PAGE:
Rare 1848 Texas map donated to state by Seabrook couple

Houston is seen in this image taken of an 1848 map made by Stephen F. Austin.
Houston is seen in this image taken of an 1848 map made by Stephen F. Austin. (Texas GLO)

SEABROOK, Texas – A local couple has donated a rare piece of Texas history to the state. The family had an exceptionally rare Stephen F. Austin map of Texas in its possession. Now, it belongs to the Texas General Land Office.

The donation was made by Thomas B. and Marsha Brown Taylor, of Seabrook. They made the donation in memory of Marsha Taylor's parents, Harrison K. and Margaret C. Brown.

According to Texas Land Commissioner George P. Bush, no other copy of the map is known to exist. Bush said the discovery of the map changes what we know about the cartography of Stephen F. Austin.

History buffs and scholars are in awe of the rare map.

"The 1848 print is late in the evolution of the map, but it is quite rare in commerce and institutional holdings," said Dorothy Sloan, a rare books appraiser and owner of Dorothy Sloan Rare Books.

Marsha Taylor said she grew up with the map in her home.

"I remember seeing the map for the first time when I was about 8 years old," she said. "My father took it out of a small metal lock box he kept in the top of his closet. The pastel colors were bright and I was fascinated with the age of the document and the notations about wild horses, herds of buffalo and Indian camps. My dad told me about the Native American burial grounds and the remains of an old fort just outside our little town, and my imagination ran wild as I thought about our little piece of land in 1848. My father explained that our land was part of a large grant from the Mexican government, long before Texas was a state. That day, Daddy gave me my first lesson in Texas history."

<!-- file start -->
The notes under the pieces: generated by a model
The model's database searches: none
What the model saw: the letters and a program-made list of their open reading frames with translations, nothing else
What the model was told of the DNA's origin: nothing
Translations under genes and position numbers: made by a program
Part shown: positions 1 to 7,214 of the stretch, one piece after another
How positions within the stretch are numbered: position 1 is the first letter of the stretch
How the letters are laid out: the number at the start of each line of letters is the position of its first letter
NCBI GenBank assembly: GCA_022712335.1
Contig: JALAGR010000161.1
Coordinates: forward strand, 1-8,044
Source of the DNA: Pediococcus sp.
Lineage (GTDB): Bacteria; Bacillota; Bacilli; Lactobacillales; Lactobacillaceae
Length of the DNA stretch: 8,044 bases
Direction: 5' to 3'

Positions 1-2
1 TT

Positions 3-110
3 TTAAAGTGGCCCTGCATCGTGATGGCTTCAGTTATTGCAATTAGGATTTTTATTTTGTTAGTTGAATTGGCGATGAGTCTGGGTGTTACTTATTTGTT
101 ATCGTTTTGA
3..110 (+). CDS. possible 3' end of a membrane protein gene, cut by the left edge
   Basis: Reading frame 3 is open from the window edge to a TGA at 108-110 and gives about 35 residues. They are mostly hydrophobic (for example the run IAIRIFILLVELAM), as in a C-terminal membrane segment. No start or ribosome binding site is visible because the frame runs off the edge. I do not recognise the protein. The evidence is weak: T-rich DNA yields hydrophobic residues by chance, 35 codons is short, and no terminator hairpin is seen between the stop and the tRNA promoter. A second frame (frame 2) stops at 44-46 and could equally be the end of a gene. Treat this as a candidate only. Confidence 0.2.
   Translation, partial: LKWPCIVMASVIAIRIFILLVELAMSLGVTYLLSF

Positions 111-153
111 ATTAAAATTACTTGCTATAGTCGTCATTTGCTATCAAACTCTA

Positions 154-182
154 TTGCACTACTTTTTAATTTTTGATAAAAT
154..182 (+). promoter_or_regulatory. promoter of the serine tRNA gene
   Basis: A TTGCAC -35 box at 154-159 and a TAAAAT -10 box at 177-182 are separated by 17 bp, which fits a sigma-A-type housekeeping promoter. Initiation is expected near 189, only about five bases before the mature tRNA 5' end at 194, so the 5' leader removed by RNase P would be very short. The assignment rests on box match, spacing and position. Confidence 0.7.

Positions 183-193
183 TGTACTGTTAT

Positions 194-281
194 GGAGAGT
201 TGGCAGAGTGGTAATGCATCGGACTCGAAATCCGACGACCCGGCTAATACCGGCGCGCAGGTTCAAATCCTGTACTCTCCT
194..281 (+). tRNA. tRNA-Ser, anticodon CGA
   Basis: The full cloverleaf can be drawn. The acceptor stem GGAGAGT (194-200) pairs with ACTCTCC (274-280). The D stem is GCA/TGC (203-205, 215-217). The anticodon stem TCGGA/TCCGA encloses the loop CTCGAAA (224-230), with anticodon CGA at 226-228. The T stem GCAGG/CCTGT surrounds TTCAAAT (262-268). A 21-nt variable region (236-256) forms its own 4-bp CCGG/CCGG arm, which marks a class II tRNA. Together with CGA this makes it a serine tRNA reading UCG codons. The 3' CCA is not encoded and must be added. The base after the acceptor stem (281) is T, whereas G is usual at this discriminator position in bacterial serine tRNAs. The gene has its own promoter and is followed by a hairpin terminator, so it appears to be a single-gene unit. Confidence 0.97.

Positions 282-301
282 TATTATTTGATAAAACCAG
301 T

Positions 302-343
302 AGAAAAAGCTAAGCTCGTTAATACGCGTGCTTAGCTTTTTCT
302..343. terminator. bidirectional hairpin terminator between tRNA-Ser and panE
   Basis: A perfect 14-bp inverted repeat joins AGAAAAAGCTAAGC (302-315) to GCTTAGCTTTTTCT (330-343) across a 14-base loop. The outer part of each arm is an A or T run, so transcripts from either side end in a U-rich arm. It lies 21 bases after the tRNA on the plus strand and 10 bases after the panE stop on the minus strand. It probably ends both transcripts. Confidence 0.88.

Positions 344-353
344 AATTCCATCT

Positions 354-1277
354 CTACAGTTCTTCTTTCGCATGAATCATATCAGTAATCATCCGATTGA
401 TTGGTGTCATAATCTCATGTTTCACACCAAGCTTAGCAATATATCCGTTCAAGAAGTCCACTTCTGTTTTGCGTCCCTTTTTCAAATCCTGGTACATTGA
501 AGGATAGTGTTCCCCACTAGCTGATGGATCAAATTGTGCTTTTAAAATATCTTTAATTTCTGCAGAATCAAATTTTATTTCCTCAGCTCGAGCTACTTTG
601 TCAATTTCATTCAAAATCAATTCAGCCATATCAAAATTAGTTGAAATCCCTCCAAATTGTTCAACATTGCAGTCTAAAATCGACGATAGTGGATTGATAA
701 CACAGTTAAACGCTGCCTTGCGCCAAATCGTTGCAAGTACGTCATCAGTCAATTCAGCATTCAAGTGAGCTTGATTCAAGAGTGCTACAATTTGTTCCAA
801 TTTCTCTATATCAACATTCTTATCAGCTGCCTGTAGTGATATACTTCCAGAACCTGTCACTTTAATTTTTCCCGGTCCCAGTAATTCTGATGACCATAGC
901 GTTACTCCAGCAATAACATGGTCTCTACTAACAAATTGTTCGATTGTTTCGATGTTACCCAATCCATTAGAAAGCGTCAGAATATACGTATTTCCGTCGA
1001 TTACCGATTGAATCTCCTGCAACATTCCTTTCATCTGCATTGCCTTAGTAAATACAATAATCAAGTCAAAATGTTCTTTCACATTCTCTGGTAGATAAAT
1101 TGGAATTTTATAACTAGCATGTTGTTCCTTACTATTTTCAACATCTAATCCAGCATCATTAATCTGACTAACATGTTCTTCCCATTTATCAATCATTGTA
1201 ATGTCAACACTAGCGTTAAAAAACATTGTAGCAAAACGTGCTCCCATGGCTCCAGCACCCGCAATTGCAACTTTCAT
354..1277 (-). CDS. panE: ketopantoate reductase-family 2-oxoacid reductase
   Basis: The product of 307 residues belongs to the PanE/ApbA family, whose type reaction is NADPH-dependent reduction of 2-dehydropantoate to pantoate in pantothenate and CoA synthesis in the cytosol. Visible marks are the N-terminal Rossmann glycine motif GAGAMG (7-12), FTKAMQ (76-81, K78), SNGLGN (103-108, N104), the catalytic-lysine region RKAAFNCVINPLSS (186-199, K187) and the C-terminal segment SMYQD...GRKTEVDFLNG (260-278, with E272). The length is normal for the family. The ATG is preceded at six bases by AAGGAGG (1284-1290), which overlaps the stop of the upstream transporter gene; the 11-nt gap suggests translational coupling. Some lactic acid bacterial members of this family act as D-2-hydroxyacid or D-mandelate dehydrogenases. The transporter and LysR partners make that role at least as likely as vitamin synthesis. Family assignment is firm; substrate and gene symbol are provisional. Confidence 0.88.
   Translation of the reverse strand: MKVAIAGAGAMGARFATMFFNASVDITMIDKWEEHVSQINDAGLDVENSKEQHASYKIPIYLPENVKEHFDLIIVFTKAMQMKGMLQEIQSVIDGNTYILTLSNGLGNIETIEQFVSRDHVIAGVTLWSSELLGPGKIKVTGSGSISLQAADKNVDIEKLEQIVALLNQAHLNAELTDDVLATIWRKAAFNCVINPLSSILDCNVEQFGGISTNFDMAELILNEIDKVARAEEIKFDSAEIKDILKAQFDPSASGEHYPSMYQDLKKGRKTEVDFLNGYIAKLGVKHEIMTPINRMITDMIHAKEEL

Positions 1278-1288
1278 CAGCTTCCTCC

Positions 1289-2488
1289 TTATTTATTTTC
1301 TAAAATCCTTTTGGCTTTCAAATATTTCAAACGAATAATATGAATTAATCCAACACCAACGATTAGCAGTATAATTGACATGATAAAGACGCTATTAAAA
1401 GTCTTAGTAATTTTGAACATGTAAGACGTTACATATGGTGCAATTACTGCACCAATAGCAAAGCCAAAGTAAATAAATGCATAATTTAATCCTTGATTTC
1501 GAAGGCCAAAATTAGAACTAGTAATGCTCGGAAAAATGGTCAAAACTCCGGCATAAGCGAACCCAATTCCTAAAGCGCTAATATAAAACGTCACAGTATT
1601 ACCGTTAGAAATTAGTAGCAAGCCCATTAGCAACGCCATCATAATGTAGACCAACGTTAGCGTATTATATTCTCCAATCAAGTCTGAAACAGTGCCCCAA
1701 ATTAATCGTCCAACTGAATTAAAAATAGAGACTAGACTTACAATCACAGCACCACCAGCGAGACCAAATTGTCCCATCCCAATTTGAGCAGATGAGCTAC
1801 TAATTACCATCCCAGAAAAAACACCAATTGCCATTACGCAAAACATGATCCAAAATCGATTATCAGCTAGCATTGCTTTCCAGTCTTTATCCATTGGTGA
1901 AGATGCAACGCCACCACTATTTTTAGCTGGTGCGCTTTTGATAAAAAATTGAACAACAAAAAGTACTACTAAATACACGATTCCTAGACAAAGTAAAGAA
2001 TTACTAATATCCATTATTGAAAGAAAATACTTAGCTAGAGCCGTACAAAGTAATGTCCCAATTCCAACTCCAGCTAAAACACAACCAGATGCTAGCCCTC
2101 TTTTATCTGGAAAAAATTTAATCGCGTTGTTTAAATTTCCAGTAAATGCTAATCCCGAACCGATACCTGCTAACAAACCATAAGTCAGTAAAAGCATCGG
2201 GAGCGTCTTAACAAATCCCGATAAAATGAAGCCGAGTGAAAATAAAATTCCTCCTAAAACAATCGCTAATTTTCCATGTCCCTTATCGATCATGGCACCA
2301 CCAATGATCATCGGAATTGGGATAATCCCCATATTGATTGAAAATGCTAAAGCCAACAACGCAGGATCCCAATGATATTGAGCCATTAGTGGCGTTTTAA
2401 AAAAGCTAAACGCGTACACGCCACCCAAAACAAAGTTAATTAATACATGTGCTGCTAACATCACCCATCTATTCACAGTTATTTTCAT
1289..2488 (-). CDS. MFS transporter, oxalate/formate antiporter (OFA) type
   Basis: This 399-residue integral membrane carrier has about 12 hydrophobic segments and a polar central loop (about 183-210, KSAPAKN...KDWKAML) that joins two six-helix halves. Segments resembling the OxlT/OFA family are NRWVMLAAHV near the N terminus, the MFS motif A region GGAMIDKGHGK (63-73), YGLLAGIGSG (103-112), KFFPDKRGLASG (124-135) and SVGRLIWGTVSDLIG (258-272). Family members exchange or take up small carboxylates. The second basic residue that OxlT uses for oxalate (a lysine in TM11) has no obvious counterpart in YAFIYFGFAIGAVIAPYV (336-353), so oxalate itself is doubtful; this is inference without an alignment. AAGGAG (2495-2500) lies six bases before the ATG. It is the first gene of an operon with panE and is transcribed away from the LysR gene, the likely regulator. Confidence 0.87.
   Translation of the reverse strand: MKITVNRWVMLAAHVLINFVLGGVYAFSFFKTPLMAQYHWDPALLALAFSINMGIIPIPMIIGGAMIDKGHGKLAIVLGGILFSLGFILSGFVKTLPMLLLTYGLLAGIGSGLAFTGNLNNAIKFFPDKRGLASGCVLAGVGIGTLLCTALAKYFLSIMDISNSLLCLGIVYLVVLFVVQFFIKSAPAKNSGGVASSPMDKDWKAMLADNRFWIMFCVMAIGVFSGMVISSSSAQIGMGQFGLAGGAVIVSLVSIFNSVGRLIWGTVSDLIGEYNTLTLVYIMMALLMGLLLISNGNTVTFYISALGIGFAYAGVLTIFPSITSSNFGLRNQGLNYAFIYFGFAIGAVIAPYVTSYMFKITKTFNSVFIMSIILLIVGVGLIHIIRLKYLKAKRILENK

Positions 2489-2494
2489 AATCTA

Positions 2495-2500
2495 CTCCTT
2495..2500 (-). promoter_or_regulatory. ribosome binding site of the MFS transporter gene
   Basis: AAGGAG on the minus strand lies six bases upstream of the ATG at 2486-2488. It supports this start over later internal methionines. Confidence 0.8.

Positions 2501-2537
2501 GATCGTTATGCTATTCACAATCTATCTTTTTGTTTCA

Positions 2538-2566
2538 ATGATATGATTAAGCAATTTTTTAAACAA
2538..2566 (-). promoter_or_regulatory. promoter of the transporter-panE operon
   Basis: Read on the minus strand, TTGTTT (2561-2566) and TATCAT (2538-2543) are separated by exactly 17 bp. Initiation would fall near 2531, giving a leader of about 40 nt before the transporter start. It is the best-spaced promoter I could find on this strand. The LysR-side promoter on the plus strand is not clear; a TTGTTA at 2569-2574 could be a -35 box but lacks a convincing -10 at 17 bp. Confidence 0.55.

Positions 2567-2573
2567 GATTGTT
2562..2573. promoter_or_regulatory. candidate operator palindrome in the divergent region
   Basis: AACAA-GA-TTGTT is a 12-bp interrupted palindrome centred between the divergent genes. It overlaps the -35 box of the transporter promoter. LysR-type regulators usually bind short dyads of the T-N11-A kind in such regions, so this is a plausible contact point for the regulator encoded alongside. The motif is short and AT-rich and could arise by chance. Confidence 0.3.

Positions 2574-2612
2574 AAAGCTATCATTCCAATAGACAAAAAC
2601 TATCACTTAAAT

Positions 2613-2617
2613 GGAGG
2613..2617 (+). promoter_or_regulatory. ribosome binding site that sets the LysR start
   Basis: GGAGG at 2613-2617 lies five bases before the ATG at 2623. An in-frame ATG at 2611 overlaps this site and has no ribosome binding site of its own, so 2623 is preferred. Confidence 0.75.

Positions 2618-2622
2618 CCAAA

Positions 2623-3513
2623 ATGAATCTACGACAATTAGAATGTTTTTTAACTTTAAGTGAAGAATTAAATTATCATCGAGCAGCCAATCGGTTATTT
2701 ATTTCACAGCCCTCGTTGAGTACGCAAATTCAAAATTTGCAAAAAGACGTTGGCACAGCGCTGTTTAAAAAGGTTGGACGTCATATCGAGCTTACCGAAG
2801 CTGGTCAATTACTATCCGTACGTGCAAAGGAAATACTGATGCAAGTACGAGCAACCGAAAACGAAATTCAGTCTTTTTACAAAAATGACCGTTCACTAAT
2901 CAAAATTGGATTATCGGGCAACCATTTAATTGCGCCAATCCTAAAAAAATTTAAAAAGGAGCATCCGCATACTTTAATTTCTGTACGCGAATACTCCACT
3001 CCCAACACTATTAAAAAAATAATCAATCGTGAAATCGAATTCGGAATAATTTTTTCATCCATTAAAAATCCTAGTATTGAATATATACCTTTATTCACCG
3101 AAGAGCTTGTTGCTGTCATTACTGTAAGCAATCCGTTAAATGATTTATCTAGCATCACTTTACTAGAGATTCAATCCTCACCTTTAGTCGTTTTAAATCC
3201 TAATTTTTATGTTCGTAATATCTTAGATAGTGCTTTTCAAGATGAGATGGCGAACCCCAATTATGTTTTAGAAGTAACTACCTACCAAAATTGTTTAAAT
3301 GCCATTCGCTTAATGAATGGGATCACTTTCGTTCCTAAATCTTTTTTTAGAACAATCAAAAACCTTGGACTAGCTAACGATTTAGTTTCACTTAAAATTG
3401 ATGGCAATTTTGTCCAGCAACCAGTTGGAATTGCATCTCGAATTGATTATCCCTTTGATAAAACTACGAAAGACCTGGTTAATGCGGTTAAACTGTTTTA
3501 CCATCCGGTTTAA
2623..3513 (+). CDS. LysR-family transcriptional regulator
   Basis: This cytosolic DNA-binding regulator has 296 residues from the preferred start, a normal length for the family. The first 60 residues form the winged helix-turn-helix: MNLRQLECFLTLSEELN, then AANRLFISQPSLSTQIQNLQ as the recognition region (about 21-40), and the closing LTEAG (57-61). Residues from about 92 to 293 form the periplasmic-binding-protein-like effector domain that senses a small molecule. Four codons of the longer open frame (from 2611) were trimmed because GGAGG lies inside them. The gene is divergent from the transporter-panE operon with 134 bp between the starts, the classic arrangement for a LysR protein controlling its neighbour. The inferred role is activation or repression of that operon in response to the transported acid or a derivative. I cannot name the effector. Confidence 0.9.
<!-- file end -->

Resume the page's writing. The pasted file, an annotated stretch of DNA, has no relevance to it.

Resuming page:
When she was older, she asked her father about the map's future. "One day, I asked my father what he planned to do with the map, and he replied that someday he hoped to find a museum in Texas that would want to have it and would keep it safe," she said.

Taylor had the map framed in her home for 26 years, but she recently decided to donate it the Texas General Land Office. "The only honest way to answer that question was to try to explain that I simply felt like it was the right thing to do," Taylor said. "My dad had always wanted the map to go somewhere that it would be taken care of properly, appreciated and available for the people of Texas who were interested in the information it held. If I sold the map to a private collector or institution, it might not be available to others and I couldn't be certain how it would be stored, viewed, preserved (or not), or handled. At the General Land Office, the map was certain to be well cared for and very likely to be seen and studied again in the future."

The map will be held under archival conditions and conserved for future generations. The public will be granted access to see it.

To see a digital copy of the map, click or tap here.